Once there lived a mother together with her only daughter who was very small and pale and somewhat different from
other children. When her mother went out with her everyone would stand still, look at the child and start to whisper.
When the little girl asked her mother why people looked at her in such a strange way her mother would always answer:
"Because you are wearing such a pretty little dress." And the little girl was content with that. But when they got home
again her mother would take her in her arms, kiss her over and over again and say: "My dear child, sweet angel, what
will become of you when I am dead? No one knows what a dear little angel you are, not even your father!"

After a while the mother suddenly fell ill and on the ninth day she passed away. Her husband in his despair threw
himself on the deathbed and wanted to be buried with his wife. But his friends consoled him and helped him to adjust.
He soon got over it and after a year had gone by he had taken another wife, one more beautiful, younger and richer
than the first, but she was by far not as good.

Ever since her mother died the little girl would sit all day long in her room at her window for there was no one who
wanted to go out her. Her face kept getting paler all the time and then, for one whole year, she stopped growing.

When the new wife came to live with them the little girl thought: "Now I will be able to go for walks again in  the park
when the sun is shining on the lovely paths where the pretty flowers and bushes are, and all the well-dressed people."
For she lived in a narrow little lane where the sun hardly ever found its way in, and when she sat at her window she
could only see a small portion of the blue sky about the size of a handkerchief. The new mother left the house every
day, both in the morning and again in the afternoon. And she would always put on a lovely colorful dress, much prettier
than any the real mother had worn. But she never took the her little daughter along with her.

Finally this little girl mustered up all her courage and she begged the new mother to take her along when she went into
town. But her mother would hear nothing of it and said: "You must be out of your mind! What would people think if I
were to be seen with you? You are all hunched up. Hunched-back children never go out for walks. They always have to
stay at home."

After that the little girl was very quiet and when the woman had left the house she climbed up on a chair and looked at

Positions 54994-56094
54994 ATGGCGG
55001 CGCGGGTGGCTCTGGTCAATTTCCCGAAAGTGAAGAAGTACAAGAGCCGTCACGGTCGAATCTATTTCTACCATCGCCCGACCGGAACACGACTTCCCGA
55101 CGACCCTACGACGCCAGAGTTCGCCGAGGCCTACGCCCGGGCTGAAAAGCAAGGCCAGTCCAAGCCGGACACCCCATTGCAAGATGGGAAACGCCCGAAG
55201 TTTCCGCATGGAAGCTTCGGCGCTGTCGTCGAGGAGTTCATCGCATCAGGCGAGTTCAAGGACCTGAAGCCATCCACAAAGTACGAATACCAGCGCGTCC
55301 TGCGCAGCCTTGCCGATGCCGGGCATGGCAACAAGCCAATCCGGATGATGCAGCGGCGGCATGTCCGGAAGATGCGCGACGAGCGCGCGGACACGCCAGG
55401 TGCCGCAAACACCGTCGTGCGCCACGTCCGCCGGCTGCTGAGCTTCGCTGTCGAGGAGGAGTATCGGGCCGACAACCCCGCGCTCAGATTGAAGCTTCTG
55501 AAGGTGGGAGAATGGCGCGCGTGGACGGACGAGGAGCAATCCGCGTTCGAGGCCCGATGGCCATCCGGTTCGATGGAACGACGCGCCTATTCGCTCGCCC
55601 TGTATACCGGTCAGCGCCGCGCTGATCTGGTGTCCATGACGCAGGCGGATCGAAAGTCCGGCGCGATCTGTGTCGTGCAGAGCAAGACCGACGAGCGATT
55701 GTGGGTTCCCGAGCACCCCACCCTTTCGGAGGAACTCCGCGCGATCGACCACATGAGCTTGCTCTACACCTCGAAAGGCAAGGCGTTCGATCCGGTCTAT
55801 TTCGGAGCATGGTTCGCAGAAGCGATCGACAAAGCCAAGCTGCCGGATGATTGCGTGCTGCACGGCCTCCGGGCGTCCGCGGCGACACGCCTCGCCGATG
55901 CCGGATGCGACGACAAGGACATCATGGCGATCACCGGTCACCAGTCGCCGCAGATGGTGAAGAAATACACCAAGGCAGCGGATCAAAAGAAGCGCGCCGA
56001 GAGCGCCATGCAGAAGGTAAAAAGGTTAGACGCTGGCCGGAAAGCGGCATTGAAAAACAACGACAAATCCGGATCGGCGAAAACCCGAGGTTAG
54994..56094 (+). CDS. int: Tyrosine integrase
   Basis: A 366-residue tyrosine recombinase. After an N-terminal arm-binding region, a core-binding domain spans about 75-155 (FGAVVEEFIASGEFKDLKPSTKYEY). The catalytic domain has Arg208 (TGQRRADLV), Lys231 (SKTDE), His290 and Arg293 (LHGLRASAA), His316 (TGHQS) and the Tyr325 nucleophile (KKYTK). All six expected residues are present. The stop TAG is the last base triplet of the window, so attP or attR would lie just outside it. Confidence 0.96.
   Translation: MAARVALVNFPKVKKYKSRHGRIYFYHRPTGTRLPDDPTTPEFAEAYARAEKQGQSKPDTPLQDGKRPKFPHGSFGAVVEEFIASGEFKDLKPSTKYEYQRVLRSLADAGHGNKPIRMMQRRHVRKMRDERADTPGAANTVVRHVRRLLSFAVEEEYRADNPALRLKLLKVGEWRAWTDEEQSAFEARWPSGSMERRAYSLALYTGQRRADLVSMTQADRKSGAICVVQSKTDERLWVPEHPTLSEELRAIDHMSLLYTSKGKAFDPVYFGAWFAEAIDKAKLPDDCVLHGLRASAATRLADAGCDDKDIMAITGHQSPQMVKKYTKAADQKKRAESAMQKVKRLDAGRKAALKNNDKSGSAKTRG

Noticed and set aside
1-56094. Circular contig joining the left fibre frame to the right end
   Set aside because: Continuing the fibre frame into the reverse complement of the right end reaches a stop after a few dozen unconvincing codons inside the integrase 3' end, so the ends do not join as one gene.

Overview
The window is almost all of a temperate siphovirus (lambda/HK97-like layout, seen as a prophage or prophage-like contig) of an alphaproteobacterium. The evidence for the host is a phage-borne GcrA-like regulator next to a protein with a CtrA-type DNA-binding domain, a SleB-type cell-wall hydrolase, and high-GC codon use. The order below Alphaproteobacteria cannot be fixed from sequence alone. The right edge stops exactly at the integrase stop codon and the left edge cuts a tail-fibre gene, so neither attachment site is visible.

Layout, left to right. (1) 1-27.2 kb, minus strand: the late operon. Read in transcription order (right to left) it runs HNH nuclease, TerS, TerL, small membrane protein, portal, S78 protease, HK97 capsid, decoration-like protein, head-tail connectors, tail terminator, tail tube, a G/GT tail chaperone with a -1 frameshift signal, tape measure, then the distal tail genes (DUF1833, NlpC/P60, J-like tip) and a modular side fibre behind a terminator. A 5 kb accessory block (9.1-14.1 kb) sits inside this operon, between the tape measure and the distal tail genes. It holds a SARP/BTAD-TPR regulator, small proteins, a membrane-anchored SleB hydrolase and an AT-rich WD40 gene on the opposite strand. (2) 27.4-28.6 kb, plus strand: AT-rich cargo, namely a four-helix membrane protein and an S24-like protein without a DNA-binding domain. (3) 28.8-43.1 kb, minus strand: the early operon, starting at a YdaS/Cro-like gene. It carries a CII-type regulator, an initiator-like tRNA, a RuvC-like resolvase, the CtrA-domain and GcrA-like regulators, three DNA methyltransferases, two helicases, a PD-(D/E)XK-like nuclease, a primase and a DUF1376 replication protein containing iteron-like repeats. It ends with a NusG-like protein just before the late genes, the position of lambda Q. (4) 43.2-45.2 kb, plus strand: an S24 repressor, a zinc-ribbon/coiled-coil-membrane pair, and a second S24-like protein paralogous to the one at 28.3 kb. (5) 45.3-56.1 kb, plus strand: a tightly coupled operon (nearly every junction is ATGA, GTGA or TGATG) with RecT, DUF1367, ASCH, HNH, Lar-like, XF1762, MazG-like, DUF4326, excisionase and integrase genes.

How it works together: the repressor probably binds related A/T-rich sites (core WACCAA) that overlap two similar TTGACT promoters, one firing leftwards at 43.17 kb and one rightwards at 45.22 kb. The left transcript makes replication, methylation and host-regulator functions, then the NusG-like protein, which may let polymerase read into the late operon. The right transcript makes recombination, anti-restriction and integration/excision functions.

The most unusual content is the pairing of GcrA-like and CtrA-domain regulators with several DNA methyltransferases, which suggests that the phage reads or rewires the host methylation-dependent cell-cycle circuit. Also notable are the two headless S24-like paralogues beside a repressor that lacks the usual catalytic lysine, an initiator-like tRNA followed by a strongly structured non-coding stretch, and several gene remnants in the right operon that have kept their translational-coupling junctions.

herself in a mirror; and in truth, her back was humped, very much indeed. Then she sat down again at her window and
looked down at the street and thought about what a good mother she had had and how she always used to take her
out, day after day. Then she thought again about her hunched back:

"What can be in there?" she asked herself. "There must be something in such a hump."

The summer passed and when winter came the little girl had become even paler than before and she was so weak that
she could no longer sit at he window, for now she was no longer able to leave her bed. And when the first green
shoots of the spring flowers appeared her real mother came to her bedside one night and told her how golden and
gorgeous everything was in heaven.

The next morning the little girl was found dead in bed.

"Do not cry, husband!" said his wife. "It is best for that poor child!"  And the husband uttered not a word but only
nodded his head.

After the little girl had been buried an angel flew down from heaven on great white swan’s wings, seated itself on the
grave and knocked on it as if it were a door. Hearing that the little girl came up out of the grave and the angel told her
that he had come to take her to her mother in heaven. Sheepishly the little girl asked if it were possible for a hunched-
back child to get into heaven. She could not imagine that, because in heaven everything was so dignified and beautiful.

But the angel replied: "You dear, good child, you are no longer hunchbacked!" and touched her with the back of his
white hand. Then the old, ugly hump fell off like a huge, hollow shell. And what was in it?

Two beautiful, white angel wings! And now the little girl extended them and, as if she had always known how to fly and
together with the angel she flew out into the radiant sunshine and up into the high blue heavens. At the highest place
in heaven sat her mother waiting for her. And her little girl flew straightaway into her mother's outstretched arms.— *




*  The motif of this fairy tale is not mine. I have remembered it ever since my childhood but have no idea where it
came f
rom.



Illustrations: Hans von Volkmann (Son)
Reveries at French Firesides

The Little Hunchbacked Girl
by
Richard von Volkmann-Leander